Versus Overcomes Mud, Adds New Angles for Tour of California Coverage

During the course of live HD coverage of the Tour of California cycling race, Versus experienced quite a few ups and downs — from the top of Mt. Baldy to the bottom of a mud puddle that nearly trapped several production trucks. The eight days of coverage, for which the network invested quite a bit more time and personnel than for other races it covers, offered spectacular vistas of the state of California, as well as a primer in how to effectively move an entire production setup every day for a week.

“As compared to other races we cover, we definitely do a much bigger production for the Tour of California,” explains Joel Felicio, cycling producer for Versus. “We have a lot more invested in it, being that it’s an American race. For some races, we just take a feed and do coverage from [Versus headquarters in] Connecticut, but we have on-site crews in California capturing live interviews, and we’re doing a lot more features. The coverage is a little bit more high-end because we’re on-site and have a bigger presence.”

New GoPro Angles
For the eight-day stage race, which took place May 15-22, Versus deployed three cameras on motorcycles, one helicopter, and four cameras at each finish line, including a super-slow-motion camera. New for the 2011 production was the addition of GoPro cameras on some of the racers’ bicycles, which offered a whole new angle to the network’s cycling coverage.

“We had GoPro cameras attached to some of the racers’ bikes,” Felicio says. “When the race finished, we would gather the cameras and choose a couple of clips that we thought were entertaining. Those would air during the nighttime show. That was an element that we hadn’t done before in cycling. It really gave you a feeling of what it’s like to be amongst the cyclists during a sprint finish.”

In addition, two ENG crews shot live interviews at the start of each day’s stage. With a bit of maneuvering and some creative transportation, footage from those interviews was incorporated into the live show the same day it was shot.

“They would shoot the interviews, drive them to the finish, and then we would play them back during the show,” Felicio explains. “The race starts out with your being thrown into it, setting everything up for the first time. But after three or four days, you do get into a rhythm, and people do find their routine.”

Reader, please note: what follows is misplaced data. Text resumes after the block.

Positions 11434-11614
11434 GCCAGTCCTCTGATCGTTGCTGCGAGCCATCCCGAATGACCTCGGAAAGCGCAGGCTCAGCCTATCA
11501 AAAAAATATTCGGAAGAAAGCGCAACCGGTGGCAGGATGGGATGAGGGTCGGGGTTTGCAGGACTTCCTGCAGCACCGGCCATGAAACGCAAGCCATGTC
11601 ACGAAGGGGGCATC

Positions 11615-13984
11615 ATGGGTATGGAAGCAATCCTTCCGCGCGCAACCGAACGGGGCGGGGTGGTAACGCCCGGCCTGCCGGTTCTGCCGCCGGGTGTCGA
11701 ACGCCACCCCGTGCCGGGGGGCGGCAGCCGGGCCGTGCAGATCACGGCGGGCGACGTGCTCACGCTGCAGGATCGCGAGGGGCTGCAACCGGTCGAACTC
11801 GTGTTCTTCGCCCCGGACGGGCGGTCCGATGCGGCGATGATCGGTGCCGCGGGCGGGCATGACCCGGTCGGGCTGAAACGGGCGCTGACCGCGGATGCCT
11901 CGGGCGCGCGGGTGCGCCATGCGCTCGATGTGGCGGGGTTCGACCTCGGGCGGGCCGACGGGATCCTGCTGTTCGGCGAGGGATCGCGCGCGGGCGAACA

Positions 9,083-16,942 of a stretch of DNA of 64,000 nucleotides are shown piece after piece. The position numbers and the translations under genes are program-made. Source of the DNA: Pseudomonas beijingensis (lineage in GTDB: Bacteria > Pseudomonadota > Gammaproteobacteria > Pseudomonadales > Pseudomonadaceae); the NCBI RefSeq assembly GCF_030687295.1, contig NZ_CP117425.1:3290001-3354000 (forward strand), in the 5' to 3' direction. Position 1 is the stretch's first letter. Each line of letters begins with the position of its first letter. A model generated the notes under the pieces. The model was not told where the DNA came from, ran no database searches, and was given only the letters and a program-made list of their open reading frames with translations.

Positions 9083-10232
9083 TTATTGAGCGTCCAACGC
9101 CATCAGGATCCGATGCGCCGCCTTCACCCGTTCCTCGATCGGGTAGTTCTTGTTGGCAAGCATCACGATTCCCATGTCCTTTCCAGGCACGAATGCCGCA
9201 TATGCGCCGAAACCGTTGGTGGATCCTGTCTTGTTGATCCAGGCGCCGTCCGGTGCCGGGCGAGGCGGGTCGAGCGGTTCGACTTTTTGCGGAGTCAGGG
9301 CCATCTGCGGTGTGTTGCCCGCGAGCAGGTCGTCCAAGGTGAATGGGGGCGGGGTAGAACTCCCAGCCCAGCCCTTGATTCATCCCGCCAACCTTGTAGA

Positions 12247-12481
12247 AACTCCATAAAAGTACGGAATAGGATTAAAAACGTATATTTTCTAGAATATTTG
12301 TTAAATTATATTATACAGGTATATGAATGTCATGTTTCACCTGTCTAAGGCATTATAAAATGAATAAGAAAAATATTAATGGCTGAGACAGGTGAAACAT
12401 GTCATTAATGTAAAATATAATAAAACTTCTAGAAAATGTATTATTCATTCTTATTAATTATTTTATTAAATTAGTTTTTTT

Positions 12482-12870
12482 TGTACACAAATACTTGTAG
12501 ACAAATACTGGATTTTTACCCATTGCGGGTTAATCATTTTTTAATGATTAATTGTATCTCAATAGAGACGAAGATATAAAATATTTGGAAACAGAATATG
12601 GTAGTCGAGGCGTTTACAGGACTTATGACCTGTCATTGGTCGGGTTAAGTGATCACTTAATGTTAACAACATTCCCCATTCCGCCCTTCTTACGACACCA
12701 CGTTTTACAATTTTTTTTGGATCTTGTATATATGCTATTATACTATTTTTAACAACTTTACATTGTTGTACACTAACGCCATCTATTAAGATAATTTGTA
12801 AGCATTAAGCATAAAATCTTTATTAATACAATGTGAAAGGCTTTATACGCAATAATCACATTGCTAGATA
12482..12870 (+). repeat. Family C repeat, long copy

Almost Stuck in the Mud
Upsetting that routine, however, was the weather. The night before the race’s first mountaintop finish, it poured all night, creating an interesting parking situation for the four production trucks on a small road atop the mountain.

“There’s nowhere to park up there,” Felicio explains. “It’s basically just a road; there’s no parking lot with cement. Our production trucks are big, and they take up a lot of room. We started trying to park them at 6 a.m., and they got stuck in the mud. We didn’t get everything parked until 11 a.m., when crew call was 9 a.m. That was a hard day.”

Not to say that the other days were easy. Felicio, who has covered cycling for Versus everywhere from Australia to Switzerland, is quick to point out that, on most televised sports productions, the crew has a full set day to park the production trucks, test the equipment, and get everything ready for game day. With a bike race, however, there are no set days.

“You have to strike the set at the end of the stage when you’re done and drive the production trucks to the next stage, which could be three hours away,” Felicio notes. “You wake up early the next morning, and the crew has to set up the truck in a two-hour time frame, when, normally in the sports world, you would have a full day to set up. That’s what’s challenging about a bike race; you have to move your entire production every day.”

Luckily for Versus, its crew of 35 production personnel gets the same adrenaline rush from the production as Felicio does, making for a teamwork atmosphere that is necessary for the network’s first-class production.

Audio Wish List
While Versus was able to tap into audio from the motorcycle cameras to help bring viewers audibly closer to the action, Felicio would love to have access to true rider audio, in the same way NASCAR is able to listen in on drivers’ conversations during races.

“There’s a lot of communication between cyclists and team managers in cycling, so it might be cool to listen to the racers talking to each other and talking to the team director,” he says. “That’s something I’m hoping can happen one day.”

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